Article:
There is one more thing, which resides in the back of my mind. It is the fact that everyday people are probably not aware of this. They go about their life from one workday to another, month by month as years go by – completely unaware and blissful. All they worry about is the weekend, holidays and when they can finally retire. Their days are filled with a steady stream of news, from gossips to weather forecasts, supported by a healthy diet of entertainment - provided by us, creatives. Design (and it does not matter if it has enjoyment or reducing waste as its main objective) is essential to the form of life we have established - drawing on the words of Mihaly Csikszentmihalyi and Pierre Ducasé.
“Machines would not exist without us, but our existence would no longer be possible without them.” - Pierre Ducassé
“The meaning of our private lives is built with these household objects.”
- Mihaly Csikszentmihalyi
“The high arts help create order in the thoughts and feelings a given society has about itself.” The artist and designer are able, “to condense, in a given moment of historical time, the expressive striving of a great number of people.”
- Mihaly Csikszentmihalyi
For centuries Art and Design were used to reflect the current feelings and events within society, but they both can also instil emotions and beliefs.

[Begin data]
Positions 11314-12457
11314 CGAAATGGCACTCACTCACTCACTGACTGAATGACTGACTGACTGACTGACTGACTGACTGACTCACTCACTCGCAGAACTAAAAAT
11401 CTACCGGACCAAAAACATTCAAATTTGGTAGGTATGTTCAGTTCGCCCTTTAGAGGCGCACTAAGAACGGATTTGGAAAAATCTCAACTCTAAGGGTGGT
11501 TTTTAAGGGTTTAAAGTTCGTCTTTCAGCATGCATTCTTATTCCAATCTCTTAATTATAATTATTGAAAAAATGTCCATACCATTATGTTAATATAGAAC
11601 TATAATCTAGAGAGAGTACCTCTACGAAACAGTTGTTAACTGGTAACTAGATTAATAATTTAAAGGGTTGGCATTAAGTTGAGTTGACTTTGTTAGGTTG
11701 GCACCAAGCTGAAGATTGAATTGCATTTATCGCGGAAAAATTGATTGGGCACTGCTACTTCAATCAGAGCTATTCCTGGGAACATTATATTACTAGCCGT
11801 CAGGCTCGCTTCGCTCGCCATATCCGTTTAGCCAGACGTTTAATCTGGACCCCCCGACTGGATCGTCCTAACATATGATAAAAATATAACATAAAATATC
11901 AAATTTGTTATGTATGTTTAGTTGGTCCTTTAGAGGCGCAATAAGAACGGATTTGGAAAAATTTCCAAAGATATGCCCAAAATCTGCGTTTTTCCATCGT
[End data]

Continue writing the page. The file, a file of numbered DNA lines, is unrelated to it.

(Hello, propaganda! Just a friendly reminder not to take design lightly - ever.)
06 “It was, It is, will it?”
07 “Do you really need it?”
However, as I have already mentioned, there are not many people who would find this a worthwhile thing to ponder. Not everyone recognizes the impact design has – at least not in my circles. In fact, most of my relatives do not understand what I do.
“Are you still at school?”
“So, do you just draw things and stuff?”
“Is this your Art project?”
“What does it do?”
“It is so pretty!”
“Won’t you just grow up and get a job?”
As much as I would love to get a job someday in the future, I quite enjoy having the freedom to research and think about the issues that others overlook (or maybe I just want to be like Peter Pan and never grow up?). Ultimately, I just do not want to get boxed into a role with repetitive tasks and zero impact (being another cog in the machine is definitely not my aspiration in life).